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Vietnam mimics China in forced confessions: rights group

Forced confessions violate Vietnam's laws and go against the articles of an international covenant, it says

UCA News reporter

UCA News reporter

Updated: March 17, 2020 08:57 AM GMT
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Vietnam mimics China in forced confessions: rights group

Vietnamese protesters hold photographs during a press conference about human rights violations in Vietnam in Washington, DC, on May 24, 2016. A rights group says forced confessions are increasing in Vietnam. (Photo: Nicholas Kamm/AFP)

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A European rights group has accused Vietnam of aping communist China in violating international norms to televise forced confessions of human rights activists and political prisoners.

Madrid-based Safeguard Defenders identified 21 people since 2007 who were forced to confess on television.

The Spanish organization in its report, "Coerced on Camera: Televised Confessions in Vietnam," claimed to have unearthed videos of 16 confessions from human rights activists, lawyers, citizen journalists and villagers protesting against land grabs.

The actual number is likely to be higher, the group said in a statement.

Just as in China, victims in Vietnam are framed in crimes of anti-state or anti-party activities, said Safeguard Defenders, known for its landmark report on China's forced televised confessions in 2018.

The group's director Nguyen Quoc Ngu told Radio Free Asia that the report aims to tell governments across the world that they have ignored rights violations in Vietnam.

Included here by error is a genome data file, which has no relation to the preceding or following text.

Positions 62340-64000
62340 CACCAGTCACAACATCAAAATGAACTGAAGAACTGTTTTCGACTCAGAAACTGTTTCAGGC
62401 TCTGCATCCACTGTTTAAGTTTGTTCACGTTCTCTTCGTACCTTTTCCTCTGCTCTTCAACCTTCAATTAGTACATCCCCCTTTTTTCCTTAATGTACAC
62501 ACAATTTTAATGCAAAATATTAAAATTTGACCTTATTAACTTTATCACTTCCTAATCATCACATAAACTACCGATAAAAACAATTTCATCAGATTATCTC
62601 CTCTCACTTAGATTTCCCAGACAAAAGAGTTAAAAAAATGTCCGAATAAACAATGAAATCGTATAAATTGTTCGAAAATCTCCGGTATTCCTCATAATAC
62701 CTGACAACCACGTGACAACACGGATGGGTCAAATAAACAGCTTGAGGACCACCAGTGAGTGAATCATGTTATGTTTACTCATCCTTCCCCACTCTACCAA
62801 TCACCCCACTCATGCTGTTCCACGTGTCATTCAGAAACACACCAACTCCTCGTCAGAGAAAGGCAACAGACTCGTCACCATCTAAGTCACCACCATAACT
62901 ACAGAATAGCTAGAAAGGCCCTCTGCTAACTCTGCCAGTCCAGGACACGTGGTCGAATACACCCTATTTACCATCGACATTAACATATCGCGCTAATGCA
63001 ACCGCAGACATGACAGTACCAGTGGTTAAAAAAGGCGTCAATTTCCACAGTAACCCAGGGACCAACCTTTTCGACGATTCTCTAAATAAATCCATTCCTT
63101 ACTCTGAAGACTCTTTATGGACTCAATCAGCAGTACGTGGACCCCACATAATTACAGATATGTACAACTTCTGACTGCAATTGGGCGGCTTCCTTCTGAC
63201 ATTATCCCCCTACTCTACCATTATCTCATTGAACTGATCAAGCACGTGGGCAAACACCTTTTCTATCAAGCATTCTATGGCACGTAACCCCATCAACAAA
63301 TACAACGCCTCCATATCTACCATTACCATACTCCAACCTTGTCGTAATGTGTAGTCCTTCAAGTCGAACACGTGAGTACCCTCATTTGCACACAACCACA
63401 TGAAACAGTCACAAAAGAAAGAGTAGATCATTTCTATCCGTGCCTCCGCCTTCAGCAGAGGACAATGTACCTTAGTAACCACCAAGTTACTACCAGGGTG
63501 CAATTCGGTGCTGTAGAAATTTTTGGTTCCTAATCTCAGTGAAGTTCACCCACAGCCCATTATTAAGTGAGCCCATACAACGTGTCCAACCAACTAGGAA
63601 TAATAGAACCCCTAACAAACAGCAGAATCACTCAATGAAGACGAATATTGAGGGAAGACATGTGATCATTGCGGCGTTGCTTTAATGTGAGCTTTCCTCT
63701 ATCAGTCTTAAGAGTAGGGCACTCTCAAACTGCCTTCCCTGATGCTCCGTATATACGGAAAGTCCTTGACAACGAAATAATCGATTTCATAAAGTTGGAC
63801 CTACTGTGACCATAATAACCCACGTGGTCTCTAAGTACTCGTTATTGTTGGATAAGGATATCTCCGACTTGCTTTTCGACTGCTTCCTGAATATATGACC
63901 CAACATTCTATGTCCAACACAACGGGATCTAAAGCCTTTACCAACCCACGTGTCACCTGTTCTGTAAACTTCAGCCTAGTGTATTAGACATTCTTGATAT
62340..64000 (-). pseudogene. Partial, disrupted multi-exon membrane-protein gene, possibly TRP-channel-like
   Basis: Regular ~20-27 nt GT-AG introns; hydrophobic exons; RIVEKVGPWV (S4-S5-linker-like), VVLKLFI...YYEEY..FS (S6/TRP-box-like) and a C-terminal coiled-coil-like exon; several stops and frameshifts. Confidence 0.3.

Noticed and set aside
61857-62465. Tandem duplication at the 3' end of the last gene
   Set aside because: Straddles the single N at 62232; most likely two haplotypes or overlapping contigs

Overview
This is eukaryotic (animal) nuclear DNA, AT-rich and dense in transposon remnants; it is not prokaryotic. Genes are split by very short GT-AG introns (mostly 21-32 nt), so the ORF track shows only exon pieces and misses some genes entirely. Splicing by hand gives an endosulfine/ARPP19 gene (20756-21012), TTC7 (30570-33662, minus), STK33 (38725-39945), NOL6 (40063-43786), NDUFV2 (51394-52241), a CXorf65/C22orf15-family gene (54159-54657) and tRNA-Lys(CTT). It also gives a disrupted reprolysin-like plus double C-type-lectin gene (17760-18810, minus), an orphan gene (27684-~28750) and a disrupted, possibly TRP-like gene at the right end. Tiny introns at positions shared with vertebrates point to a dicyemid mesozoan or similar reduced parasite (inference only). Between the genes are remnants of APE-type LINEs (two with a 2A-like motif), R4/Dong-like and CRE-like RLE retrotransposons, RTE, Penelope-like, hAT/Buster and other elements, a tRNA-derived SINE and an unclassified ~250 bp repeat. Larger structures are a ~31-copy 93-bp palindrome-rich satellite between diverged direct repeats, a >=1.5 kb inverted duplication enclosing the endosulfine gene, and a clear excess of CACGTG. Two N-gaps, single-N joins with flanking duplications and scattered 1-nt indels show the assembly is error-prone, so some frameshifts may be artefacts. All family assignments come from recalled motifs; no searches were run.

Compared with tech-savvy China, Hanoi's forced-confession broadcasts are less sophisticated. However, authoritarian Vietnam has started raising its game in recent years, it claimed.

The confession news packages have become more elaborate since 2017, the rights group said.

As an example of a more slick confession video in 2018, the rights group took the case of William Nguyen, a US citizen of Vietnamese descent.

"He was shown carefully framed against a blue background and an attempt was made to make it seem natural and not a simple police questioning session," it said.

Nguyen, a graduate student from Houston, Texas, was charged with "disturbing public order" for attending protests.

During the forced confession, he admitted to violating the law, blocking traffic and causing trouble for commuters. The 32-year-old also made a promise: "I will not join any anti-state activities anymore."

In an interview with a Prague-based journal in October 2019, Nguyen recalled the incident: "They styled my hair and had me sit down in front of the camera — we did around five takes until I read the script convincingly enough."

This year Vietnamese state television aired the confessions of family members of a community leader after police shot him dead during a land protest in January near capital Hanoi. Le Dinh Kinh, 84, was shot on Jan. 9 at his home in Dong Tam's Hoanh village.

The Safeguard Defenders report said that on Jan. 13, four people — Kinh's son, grandson, adopted daughter and another male relative — appeared on state television. Their faces had bruises and cuts. All four admitted to being part of the violence, said the report.

"The case is an extremely sensitive one for the party and it was at pains to urgently control the narrative," said the rights group.

Forced confessions violate national laws and go against articles of the International Covenant on Civil and Political Rights, which Vietnam inked in 1982, Ngu said.

The rights group said it wants to raise the issue at international level.

Since 1975, the Communist Party has ruled Vietnam. Human rights groups say there are more than 200 political prisoners, many on bogus anti-state charges, in Vietnam.

In 2019, authorities convicted at least 25 people in politically motivated cases, Human Rights Watch said in its World Report 2020.

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